Going Bananas, for it is in Giving that we Receive

Many years ago we brought a couple of banana plants from our hometown. One was of the sweet variety and the other the cooking variety. They were planted in a small patch of land measuring about 10 feet by 2 feet. We got one bunch from the sweet variety and one from the cooking variety and then the sweet variety died out. The cooking banana variety kept reproducing baby plants. A cousin once asked me if the bananas I had sent her were from the baby of the plant of the earlier bananas I had sent her, and I said, baby of a baby, of a baby, of a baby and now could be baby of a baby 20 times over.

In the photograph you see tall banana plants — taller than the height of the terrace. The plants with the banana stalks are heavy and have tilted on to the terrace with the bunches of bananas, making it easy to harvest when ready.

Before I go into the topic for the blog, some factual trivia about the banana plant that I found on the net when I checked for the collective noun for bananas.

  • The banana plant is a herb that is related to the Orchid family
  • What you see in the photograph are two bunches of bananas — all the bananas on one stalk is a bunch.
  • When you say, I bought a bunch of bananas from the fruit shop, what you actually bought is a ‘hand’ of bananas. Each hand can have 4 to 15 bananas — mine have 13 to 14 bananas in a hand.
  • An individual banana is called a ‘finger’. Try saying to an unsuspecting person, ‘I just ate a finger of a hand……….. of bananas’.
  • Banana plants like company, they do not do well if planted on its own. So grow them in a cluster.

I hope I have not driven you bananas with all the banana talk.

To the topic:

We have been getting a bunch of bananas every 6 months or so. They have been large — about 80 to 100 bananas in the bunch.

Distribution of the bananas is always a great joy, to family, neighbours, those who work for us, friends of ‘R’, our driver and soon they are all gone.

I casually once asked a neighbour if they had cooked the bananas, and he said they had cooked one (the size of the finger is quite large, big enough for 4 people as a side dish) and kept the rest in the fridge, for after all, how much banana can one eat. That set me thinking, and various issues and questions which were actually worries came to my mind.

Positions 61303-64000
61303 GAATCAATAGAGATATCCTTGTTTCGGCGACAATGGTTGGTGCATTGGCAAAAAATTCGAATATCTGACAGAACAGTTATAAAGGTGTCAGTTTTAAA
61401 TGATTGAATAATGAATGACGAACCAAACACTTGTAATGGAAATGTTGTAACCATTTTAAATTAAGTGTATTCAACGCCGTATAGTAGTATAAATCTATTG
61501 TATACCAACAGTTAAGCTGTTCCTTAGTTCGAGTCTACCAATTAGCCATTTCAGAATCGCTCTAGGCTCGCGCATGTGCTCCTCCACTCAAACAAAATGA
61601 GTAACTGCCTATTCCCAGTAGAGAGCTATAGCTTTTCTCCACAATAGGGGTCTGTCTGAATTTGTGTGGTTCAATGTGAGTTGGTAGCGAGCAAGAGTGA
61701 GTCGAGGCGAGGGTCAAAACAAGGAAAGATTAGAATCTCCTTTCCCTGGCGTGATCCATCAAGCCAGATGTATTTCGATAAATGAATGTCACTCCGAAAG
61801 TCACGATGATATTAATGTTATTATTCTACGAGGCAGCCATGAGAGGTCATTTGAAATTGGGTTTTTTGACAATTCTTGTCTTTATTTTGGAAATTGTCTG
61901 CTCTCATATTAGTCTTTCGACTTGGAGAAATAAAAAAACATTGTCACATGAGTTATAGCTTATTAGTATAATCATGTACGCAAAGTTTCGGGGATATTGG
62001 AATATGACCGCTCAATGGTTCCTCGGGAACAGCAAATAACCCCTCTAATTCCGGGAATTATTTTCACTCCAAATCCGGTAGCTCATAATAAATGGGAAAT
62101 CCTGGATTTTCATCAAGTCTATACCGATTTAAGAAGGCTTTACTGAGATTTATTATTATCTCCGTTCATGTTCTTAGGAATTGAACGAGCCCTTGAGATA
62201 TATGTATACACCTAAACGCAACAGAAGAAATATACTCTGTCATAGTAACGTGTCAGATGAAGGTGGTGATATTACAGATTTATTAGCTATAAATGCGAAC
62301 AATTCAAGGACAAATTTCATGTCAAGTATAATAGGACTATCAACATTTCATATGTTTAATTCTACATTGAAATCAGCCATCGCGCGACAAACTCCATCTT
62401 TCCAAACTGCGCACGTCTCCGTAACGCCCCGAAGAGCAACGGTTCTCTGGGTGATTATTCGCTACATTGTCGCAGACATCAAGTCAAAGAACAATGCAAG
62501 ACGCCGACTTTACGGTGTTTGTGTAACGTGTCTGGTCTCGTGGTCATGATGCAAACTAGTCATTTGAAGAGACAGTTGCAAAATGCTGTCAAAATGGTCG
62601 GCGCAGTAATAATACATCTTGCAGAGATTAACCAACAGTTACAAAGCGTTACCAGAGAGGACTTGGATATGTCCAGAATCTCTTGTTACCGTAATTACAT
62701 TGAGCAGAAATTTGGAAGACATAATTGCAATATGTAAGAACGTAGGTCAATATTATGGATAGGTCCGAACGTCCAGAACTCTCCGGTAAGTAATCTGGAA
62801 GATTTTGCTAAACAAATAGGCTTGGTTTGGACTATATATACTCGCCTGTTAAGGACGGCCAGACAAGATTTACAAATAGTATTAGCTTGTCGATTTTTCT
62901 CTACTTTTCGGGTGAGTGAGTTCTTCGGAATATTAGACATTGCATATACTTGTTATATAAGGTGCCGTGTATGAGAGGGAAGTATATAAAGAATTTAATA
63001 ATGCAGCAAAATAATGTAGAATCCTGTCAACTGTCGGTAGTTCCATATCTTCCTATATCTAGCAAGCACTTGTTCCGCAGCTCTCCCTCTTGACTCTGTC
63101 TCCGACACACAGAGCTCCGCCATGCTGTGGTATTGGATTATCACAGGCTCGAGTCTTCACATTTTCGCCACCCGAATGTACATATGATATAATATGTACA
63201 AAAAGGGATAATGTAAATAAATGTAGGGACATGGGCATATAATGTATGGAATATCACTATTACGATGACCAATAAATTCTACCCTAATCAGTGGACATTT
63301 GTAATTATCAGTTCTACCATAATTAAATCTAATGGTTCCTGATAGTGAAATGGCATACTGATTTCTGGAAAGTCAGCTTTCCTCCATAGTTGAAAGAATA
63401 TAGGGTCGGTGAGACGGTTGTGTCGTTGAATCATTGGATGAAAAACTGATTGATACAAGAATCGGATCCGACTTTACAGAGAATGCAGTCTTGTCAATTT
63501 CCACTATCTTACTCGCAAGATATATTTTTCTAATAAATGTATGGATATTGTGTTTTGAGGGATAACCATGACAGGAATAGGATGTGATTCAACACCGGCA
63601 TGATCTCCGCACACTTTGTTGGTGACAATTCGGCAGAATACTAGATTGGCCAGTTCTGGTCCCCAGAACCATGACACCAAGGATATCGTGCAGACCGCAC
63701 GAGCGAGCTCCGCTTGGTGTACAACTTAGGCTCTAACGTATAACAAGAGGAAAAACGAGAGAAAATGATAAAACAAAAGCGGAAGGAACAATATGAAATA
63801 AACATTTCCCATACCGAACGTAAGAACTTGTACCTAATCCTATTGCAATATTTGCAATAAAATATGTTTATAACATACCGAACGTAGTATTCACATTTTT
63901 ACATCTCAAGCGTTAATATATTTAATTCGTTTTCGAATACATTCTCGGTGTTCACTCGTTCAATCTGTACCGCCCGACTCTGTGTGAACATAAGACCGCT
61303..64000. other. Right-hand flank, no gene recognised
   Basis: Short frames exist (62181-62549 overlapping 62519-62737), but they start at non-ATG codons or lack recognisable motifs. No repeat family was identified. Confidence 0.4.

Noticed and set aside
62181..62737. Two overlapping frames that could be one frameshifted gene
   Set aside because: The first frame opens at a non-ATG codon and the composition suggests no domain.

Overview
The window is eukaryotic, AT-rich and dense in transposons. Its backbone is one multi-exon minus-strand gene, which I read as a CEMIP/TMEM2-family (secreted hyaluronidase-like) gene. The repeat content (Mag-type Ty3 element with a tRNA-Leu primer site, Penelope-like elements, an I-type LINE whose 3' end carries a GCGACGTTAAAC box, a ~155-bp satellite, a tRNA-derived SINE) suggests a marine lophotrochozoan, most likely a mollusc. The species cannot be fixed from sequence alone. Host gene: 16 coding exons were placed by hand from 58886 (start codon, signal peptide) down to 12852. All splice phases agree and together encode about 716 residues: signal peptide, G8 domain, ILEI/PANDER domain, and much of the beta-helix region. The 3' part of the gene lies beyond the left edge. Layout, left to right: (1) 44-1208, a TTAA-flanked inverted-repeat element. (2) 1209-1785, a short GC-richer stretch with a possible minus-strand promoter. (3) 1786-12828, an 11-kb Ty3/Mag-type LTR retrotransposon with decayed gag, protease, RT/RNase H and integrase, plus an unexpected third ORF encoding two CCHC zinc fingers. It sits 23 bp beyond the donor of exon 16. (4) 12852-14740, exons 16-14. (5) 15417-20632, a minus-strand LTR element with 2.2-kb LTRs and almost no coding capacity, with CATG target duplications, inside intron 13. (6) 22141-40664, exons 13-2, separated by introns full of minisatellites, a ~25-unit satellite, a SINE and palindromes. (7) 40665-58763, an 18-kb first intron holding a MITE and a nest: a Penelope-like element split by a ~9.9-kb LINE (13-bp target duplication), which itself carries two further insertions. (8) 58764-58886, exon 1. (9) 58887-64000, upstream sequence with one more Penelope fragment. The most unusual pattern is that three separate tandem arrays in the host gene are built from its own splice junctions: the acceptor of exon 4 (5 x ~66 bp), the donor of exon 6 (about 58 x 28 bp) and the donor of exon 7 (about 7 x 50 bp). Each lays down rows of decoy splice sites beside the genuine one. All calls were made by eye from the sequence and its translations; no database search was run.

• Whose need was it? Was it mine in that I felt good that I was giving to others some of the fruit of the land? Did the recipients have a need for the bananas? For, after all they could afford to buy a banana or two if that was all that was required to make a dish.
  • What was happening to the bananas I gave them? Were they re-distributing them? Were the bananas left to rot? Were they cooking them in a variety of ways, challenging their culinary skills?

What I am trying to say is that something that I gave with so much joy and excitement could actually be a burden to the receivers.

Should I just forget about it and say it is now theirs, and I should not be concerned once the bananas are out of my gate.

Am I playing partiality in my distribution? ‘R’ once said, ‘I am taking out some of my bananas to give ‘this’ neighbour as they were watching while I was carrying the packets to other neighbours.

Now, you can imagine the mess I am going to be in, as two banana plants decided to flower and fruit within a week of each other. They will be ready to harvest at almost the same time — Distribution of about 120 bananas! I better start making a list.

I believe there are a few lessons here to reflect about — especially on the concept of ‘Giving & Receiving’

  • The mind-set and intention of giving is important. I gave the bananas joyfully and not with the intention of getting rid of something I did not want or with the ulterior motive of getting into the good books of someone so that they will be of help to me when in need. The intention should also be one of gratitude that I have bounty to share with others.
  • I could share with those who have a genuine need — someone who could make a meal for a hungry family or possibly give the bulk to an orphanage or an old age home.
  • I also learnt that I should ‘give and forget’ about what the recipients do with the gift, for it is now theirs.

I just realized that I was no longer talking about bananas — Giving and Receiving can be about anything — the bounty from your garden/land, a dish, a gift, a piece of advice or counsel, a compliment, time, a charitable act, a touch, a smile, a kind word and love of course.

Parents give, siblings give, children give, teachers give, friends give, and in fact we all give in some way or the other.

Give because you care, Give from a place of love

Give without expecting anything in return — no holds bar, for giving is reaching out and connecting.

What about Receiving? We see and observe others and learn how to give. However, we very often do not know how to receive graciously.

Take a compliment for example — most often the compliment is diverted to something inconsequential — ‘your saree is pretty’ — ‘Thank you, but it has a tear hidden somewhere inside’.

I had a friend (passed on) who loved to give. Initially, I felt uncomfortable, till I realized that friendship is to allow your friends to be generous with whatever they want to give, and of course to be received graciously.

And so receive a gift without guilt and without feeling obliged to give back. I have stopped giving a very old couple a dish that I knew they would enjoy because every time they felt obliged to give something in return and that to me was putting a burden on them. So, now I do other small little things like giving a cheerful, happy smile or spending some time with them once in a way.

There are two quotes which I like immensely that sum up the theme of the blog:

When we give cheerfully and accept gratefully, everyone is blessed’. — Maya Angelou

For it is in giving that we receive’ — Saint Francis of Assisi